It broke my heart when Isaac and Cora and David were stricken down by the grippe. I would’ve come then, except for a solemn promise that I made your parents before you were born.
Noah frowned and pulled his hand over his mouth. It had hurt him that Abel hadn’t come to the funerals for his parents and his brother. He’d assumed at the time that it was because the trip was too expensive; but now he saw that Abel had been a wealthy man. Abel’s thoughtlessness grated that old wound, and Noah adjusted his shoulder.
What was more, the tone of his uncle’s letter made him uneasy. He got the sense that it was building up to something he didn’t want to hear.
When your grandmother died, she left her farm in Big Stone Gap to your father and me. We split up the land into two parcels. Mine was on the back forty, and your father’s was up toward the old house, closer to the road.
But it was real hard times in Virginia after the war. None of us had money, and there was no work to be had. It was all we could do to make a crop. I finally gave up and told Isaac that I was going to sell my place and try my luck out west. It was a real hard winter that year, and your parents were just hanging on by a thread. Your parents had just had their first baby, too, a fine little boy named Ethan.
Noah stared at the jumble of words, then stared at them again, because they didn’t seem to make sense.
I have an older brother?
Noah pulled his hand over his mouth, and tears started to his eyes as he read on.
Isaac pulled me aside one day before I left, and he told me that he and your mother didn’t have enough money to raise their baby. I could see it just about killed him to admit it, and your mother was back in their bedroom with the door closed. I could hear her crying.
Your father asked me to take Ethan with me when I left and raise him as my own boy. He said they’d talked about it and figured that Ethan would have a better chance with me, than with them.
So I told Isaac that I’d take Ethan and raise him and then he asked me something that I know broke his heart.
He told me that it would be best for Ethan to think that he was my boy instead of theirs, so he made me promise to never tell Ethan who he really was. He broke down crying then, but he didn’t go back on it; he put Ethan into my arms and made me swear to raise him a Christian young man, and to do all I could for him. So I promised.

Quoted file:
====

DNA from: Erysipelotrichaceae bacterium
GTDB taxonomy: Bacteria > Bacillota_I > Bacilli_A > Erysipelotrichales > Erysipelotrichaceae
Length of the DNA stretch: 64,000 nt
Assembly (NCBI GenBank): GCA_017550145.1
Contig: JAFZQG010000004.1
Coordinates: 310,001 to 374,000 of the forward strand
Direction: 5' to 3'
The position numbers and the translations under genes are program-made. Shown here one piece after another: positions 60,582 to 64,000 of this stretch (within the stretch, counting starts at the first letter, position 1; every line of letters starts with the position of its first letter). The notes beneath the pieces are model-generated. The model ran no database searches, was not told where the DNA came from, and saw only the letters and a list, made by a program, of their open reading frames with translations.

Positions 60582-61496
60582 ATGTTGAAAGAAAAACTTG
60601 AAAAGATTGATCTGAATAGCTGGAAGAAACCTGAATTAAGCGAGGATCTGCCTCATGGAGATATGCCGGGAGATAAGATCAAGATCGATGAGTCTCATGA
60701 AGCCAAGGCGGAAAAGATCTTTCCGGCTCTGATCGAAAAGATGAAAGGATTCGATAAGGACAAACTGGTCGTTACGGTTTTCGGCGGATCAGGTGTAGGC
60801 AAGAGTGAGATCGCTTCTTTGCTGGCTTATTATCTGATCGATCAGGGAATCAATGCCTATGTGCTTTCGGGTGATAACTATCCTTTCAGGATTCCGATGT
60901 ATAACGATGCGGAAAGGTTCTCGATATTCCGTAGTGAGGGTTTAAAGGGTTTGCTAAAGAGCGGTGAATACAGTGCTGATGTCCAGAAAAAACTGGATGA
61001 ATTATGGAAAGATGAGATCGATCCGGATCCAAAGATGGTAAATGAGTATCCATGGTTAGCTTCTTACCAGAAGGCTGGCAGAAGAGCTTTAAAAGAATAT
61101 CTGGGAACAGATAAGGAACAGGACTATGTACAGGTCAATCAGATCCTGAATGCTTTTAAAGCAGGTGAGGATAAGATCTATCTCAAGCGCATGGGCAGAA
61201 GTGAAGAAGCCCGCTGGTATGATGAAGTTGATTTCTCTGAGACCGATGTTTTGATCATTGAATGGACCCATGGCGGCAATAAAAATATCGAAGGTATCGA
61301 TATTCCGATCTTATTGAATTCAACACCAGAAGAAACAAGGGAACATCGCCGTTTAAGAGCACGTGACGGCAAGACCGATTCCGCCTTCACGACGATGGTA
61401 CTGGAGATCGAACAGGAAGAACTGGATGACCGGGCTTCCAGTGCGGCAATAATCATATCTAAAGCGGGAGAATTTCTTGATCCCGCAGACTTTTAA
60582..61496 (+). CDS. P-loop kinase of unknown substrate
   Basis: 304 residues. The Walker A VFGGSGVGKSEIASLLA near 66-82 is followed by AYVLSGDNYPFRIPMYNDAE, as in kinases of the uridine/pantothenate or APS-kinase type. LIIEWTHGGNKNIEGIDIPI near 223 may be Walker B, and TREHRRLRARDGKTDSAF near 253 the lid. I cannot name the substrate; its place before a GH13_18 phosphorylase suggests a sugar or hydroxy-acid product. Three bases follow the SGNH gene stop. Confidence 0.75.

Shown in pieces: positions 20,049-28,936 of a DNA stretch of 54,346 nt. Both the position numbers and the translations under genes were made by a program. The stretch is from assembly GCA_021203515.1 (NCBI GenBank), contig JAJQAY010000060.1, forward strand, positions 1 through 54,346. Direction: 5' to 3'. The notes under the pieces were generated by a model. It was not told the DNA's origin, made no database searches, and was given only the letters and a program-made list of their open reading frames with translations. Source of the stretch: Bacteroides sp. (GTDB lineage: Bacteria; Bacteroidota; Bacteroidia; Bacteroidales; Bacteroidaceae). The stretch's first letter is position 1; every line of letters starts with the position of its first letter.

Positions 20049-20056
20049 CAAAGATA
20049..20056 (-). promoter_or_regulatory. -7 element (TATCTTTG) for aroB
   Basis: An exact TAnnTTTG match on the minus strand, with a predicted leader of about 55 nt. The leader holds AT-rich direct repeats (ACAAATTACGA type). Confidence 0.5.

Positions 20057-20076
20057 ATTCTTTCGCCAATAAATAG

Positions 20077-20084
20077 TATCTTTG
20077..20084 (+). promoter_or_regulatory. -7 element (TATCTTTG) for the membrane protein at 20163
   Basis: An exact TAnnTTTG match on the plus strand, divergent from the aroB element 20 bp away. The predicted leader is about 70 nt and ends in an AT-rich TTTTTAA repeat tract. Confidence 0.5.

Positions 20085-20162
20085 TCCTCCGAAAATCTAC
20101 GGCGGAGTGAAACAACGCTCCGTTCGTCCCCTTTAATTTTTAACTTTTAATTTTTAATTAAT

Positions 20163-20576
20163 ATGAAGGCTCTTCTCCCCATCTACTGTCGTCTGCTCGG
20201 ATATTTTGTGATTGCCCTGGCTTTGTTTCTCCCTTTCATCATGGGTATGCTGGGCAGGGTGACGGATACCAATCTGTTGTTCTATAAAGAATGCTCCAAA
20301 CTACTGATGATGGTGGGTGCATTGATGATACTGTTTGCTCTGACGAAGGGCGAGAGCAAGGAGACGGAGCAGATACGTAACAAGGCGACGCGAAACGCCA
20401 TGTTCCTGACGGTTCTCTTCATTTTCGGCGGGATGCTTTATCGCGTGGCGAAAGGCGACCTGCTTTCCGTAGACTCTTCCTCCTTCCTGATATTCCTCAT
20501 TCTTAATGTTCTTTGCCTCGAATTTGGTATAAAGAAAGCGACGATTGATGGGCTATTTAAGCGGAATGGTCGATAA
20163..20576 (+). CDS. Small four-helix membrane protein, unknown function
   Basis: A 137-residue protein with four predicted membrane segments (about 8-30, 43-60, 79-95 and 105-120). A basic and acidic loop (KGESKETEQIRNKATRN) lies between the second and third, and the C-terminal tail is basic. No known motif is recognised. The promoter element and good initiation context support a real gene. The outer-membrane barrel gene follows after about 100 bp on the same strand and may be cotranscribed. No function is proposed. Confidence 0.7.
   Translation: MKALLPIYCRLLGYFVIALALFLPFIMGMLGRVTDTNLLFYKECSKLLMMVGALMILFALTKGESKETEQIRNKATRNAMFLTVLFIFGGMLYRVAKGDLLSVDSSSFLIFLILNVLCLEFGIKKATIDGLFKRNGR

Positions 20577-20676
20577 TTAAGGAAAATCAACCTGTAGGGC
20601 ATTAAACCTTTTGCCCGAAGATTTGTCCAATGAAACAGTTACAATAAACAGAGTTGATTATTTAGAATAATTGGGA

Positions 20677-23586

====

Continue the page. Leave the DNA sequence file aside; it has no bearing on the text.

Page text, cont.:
Isaac told me to never come back to them, to never bring Ethan near them anymore. For Ethan’s sake he wanted a clean break, and now that I’ve had time to see how it worked out, your father was right, though it was bitter hard for them.
By the time you and David came along, times were better, and your parents had built up the farm and had more money. I know they grieved for Ethan to their dying days, but I sent them letters now and then, just to let them know things was all right with us.
Noah lowered the sheet of paper, put his hands to his eyes, and wept. Now he understood the odd grief that had shadowed his parents. Once, his mother had caught him raiding a bowl of blackberries. He’d come up with cheeks as full as a chipmunk’s; but something had suddenly struck the laughter off his mother’s face, and she’d fled the room with her hand to her mouth.
Once he’d overheard his parents talking late at night when they thought he was asleep. His mother was crying, and his father was saying bitterly: “I should’ve swallowed my pride. I should’ve begged on the roadside!”
Noah looked up at the ceiling and blinked back new tears. He’d mostly accepted his parents’ death, but the shock of this strange news refreshed his grief. His parents had taken their secret pain to the grave with them. They’d never burdened their sons with it.
Noah shook his head and lifted the letter to read on.